Wednesday, 25 March 2015

Child Labour in the Victorian Period

Child labour in the Victorian ages was extremely common and it was not until the late 19th Century that laws started to arise regarding child labour and exploitation.
Under-age children working was, and has been, very common throughout history. Many poor couples had many children so that they could have their offspring help out on farms or look after other siblings. This fact did not change but the jobs young children carried did.

When did children start working?

Children started working at different ages, depending on what work they were to carry out but the average age of child workers was 10 years for boys and 11 ½ for girls.
There was not a massive gender distinction between girls and boys working, but it was common that it was predominantly young boys who were doing jobs that required more physical strength (working in coal mines, pulling carts, chimney sweeping) and girls would be more likely to be seen as domestic servants, working in textile factories, helping around the home and selling on the streets.

What were the wages in the Victorian Age?

As previously mentioned, there was not a clear distinction in jobs but there was in salary. Both girls and boys were severely underpaid and exploited.
The principle behind the idea of having children working was that they were more efficient and the employers could pay them less than the average male. In the 1850s the average worker (male) would have earned around fifteen shillings a week, which roughly equates to 75 modern day pence.
Children on the other hand would earn less, 5 shillings per week, or maybe even less.

What jobs did the Victorian children carry out?

The children in this period carried out several jobs depending on where they were carried out. It could be distinguished between rural and urban work.

Rural work at the beginning of the century was the most common, given that this is the work children have been carrying out throughout history.
In rural areas, children would be hired to do jobs such as helping with farm animals and their care; milking, cleaning stables and feeding would fall into this categories. Collecting water from the wells, sowing and collecting crops and scaring birds from the fields would also be examples of child labour. The latter is present in the novel Jude the Obscure by Thomas Hardy.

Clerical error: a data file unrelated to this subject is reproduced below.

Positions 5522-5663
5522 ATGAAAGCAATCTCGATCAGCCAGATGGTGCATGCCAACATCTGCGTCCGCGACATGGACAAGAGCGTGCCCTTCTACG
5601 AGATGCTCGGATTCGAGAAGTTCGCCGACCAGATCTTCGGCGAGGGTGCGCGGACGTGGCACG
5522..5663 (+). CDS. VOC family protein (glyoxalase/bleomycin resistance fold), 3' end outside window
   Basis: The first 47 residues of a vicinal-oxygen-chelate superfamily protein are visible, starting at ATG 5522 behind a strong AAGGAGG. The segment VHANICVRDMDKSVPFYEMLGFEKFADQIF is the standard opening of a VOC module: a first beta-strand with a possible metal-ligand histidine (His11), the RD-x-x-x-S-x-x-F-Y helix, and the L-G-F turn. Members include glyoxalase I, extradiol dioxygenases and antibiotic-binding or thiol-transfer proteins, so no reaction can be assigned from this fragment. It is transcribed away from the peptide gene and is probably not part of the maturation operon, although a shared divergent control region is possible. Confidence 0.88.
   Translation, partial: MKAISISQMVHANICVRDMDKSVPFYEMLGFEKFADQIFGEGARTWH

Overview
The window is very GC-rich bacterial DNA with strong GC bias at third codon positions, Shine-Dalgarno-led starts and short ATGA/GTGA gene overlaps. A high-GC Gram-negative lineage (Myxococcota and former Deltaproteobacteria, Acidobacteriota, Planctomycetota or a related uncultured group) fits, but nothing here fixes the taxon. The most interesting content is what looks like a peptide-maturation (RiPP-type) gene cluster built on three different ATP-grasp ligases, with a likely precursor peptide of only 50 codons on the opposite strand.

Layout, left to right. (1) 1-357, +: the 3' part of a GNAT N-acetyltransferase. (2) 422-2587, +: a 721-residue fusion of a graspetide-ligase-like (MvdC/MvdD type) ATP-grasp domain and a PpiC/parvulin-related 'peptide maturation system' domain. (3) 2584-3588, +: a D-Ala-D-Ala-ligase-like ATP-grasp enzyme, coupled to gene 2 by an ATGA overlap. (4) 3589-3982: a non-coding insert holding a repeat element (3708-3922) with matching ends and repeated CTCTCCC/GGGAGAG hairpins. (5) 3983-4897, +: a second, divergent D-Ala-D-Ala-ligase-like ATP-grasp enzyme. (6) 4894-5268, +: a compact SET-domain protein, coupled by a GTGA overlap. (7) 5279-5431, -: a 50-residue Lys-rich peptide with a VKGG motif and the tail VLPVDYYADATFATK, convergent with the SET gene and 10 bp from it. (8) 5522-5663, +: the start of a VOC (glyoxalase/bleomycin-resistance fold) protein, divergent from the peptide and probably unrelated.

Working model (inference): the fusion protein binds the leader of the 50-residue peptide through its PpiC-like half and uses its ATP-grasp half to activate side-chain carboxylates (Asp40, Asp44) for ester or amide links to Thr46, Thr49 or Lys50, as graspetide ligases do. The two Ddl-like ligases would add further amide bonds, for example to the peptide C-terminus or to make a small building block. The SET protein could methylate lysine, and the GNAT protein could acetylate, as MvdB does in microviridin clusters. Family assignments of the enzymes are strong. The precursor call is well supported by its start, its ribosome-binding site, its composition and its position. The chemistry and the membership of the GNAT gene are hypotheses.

“The boy stood under the rick before mentioned, and every few seconds used his clacker or rattle briskly. At each clack the rooks left off pecking, and rose and went away on their leisurely wings, burnished like tassets of mail, afterwards wheeling back and regarding him warily, and descending to feed at a more respectful distance.
He sounded the clacker till his arm ached[...]”
( Hardy,1998,Pg14)

Work in the cities and urban areas was less common at the beginning of the century but gained greater importance in the Victorian era due to the boom of the Industrial Revolution, thus creating new jobs. Children who came from rural areas were sometimes sent to cities in order to work for many reasons, the main being a high demand for child labour. Another of the factors that made urban work predominant during the Victorian era is the fact that the work in the cities was usually year round, and not dependent on seasonal fluctuations.

The children in this period carried out several jobs. The jobs with the highest demands for children were working in coal mines and factory work.
Coal mines were extremely important given that the main source of energy was from the combustion of coal. The invention of the steam engine also relied heavily on coal. This engine was extremely revolutionary though not very sustainable; a lot of coal was needed in order to heat the water to boiling point and to make the engine run for a long period. This meant that more coal had to be extracted from the mines, therefore creating more work.
Children that worked in mines had to have similar characteristics. They were required to be thin, agile and, although normally malnourished, strong. Their work usually consisted in being hauled down into narrow areas where adults couldn't normally fit and extract coal. Another of their duties was to crawl through extremely narrow tunnels carrying carts loaded with coal.

Children that worked in coal mines usually suffered from lung and chest problems due to being in the mines without any kind of masks or protection. Therefore the coal dust and many other toxic gases that were present would be inhaled by these children during their average 12-hour shift.
Other children also suffered from long term deformations due to the narrow tunnels in which they would have to crawl or stay bent over for extended periods of time.

Factory work was another of the jobs with the highest demand for children.
Children would also be required to be thin, agile and on occasions have nimble fingers. The tasks that they were to engage in were numerous. The thinner children were required to crawl under working machines and engines in order to fix loose parts or collect scraps that could cause problems to the